4/21: Final Session. Noise Revisited

Hearing Modernity, Final Session

Jacques Attali, “Music as Predictive Social Science

Monday, April 21

5:15 pm, Paine Hall

Harvard University

(Please note time/location change from previous sessions)

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Image from cover of Jacques Attali's Noise

Image from cover of Jacques Attali’s Noise

“More than colors and forms, it is sounds and their arrangements that fashion societies. With noise is born disorder and its opposite: the world. With music is born power and its opposite: subversion. In noise can be read the codes of life, the relations among men. Clamor, Melody, Dissonance, Harmony; when it is fashioned by man with specific tools, when it invades man’s time, when it becomes sound, noise is the source of purpose and power, of the dream–Music. It is at the heart of the progressive rationalization of aesthetics, and it is a refuge for residual irrationality; it is a means of power and a form of entertainment.” (Jacques Attali, Noise, p. 6)

One of the most complex questions in emerging discussions of sound and hearing is the place of music within those discussions. Some argue that music is a particularly controlled instance of sound, while others find it too narrowly bound up in particular histories and repertoires to have broad relevance. Jacques Attali’s 1977 book, Noise, makes a compelling case for the inextricability of these two fields. Despite (or perhaps because of) his training as an economist and social theorist, his writing on music traces different paths through music than those traversed by musicology. In so doing, Noise has become an integral part of discussions on sound, even if it primarily focuses on acts of sound-making and listening that are understood to be music. Attali argues that the relationship of music to noise prefigures broader societal changes–musical conventions are thus prophetic, while maintaining their complex relationships to time, politics, and economies of listening.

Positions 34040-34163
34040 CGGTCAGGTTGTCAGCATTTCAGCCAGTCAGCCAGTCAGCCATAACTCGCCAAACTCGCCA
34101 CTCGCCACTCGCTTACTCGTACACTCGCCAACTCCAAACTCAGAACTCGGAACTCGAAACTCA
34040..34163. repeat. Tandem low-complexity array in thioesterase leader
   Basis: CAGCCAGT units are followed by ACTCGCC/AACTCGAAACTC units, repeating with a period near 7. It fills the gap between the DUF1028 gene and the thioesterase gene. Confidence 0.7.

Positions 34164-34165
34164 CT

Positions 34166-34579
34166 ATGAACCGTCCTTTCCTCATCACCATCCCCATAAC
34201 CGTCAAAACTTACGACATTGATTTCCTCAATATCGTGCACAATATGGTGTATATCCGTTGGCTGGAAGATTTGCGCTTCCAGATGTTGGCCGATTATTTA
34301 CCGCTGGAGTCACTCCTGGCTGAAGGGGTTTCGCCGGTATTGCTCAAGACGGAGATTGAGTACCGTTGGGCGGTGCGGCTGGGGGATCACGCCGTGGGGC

In our final session of Hearing Modernity, Jacques Attali will reflect on the legacy of Noise in his talk, “Music as Predictive Social Science.” The talk will be held in Paine Hall at Harvard at 5:15 pm. As with all events in the series, admission is free and open to the public.

In addition, the SMFA Intonarumori series will come to a close the same day with a presentation by Nina Katchadourian.

– Peter McMurray




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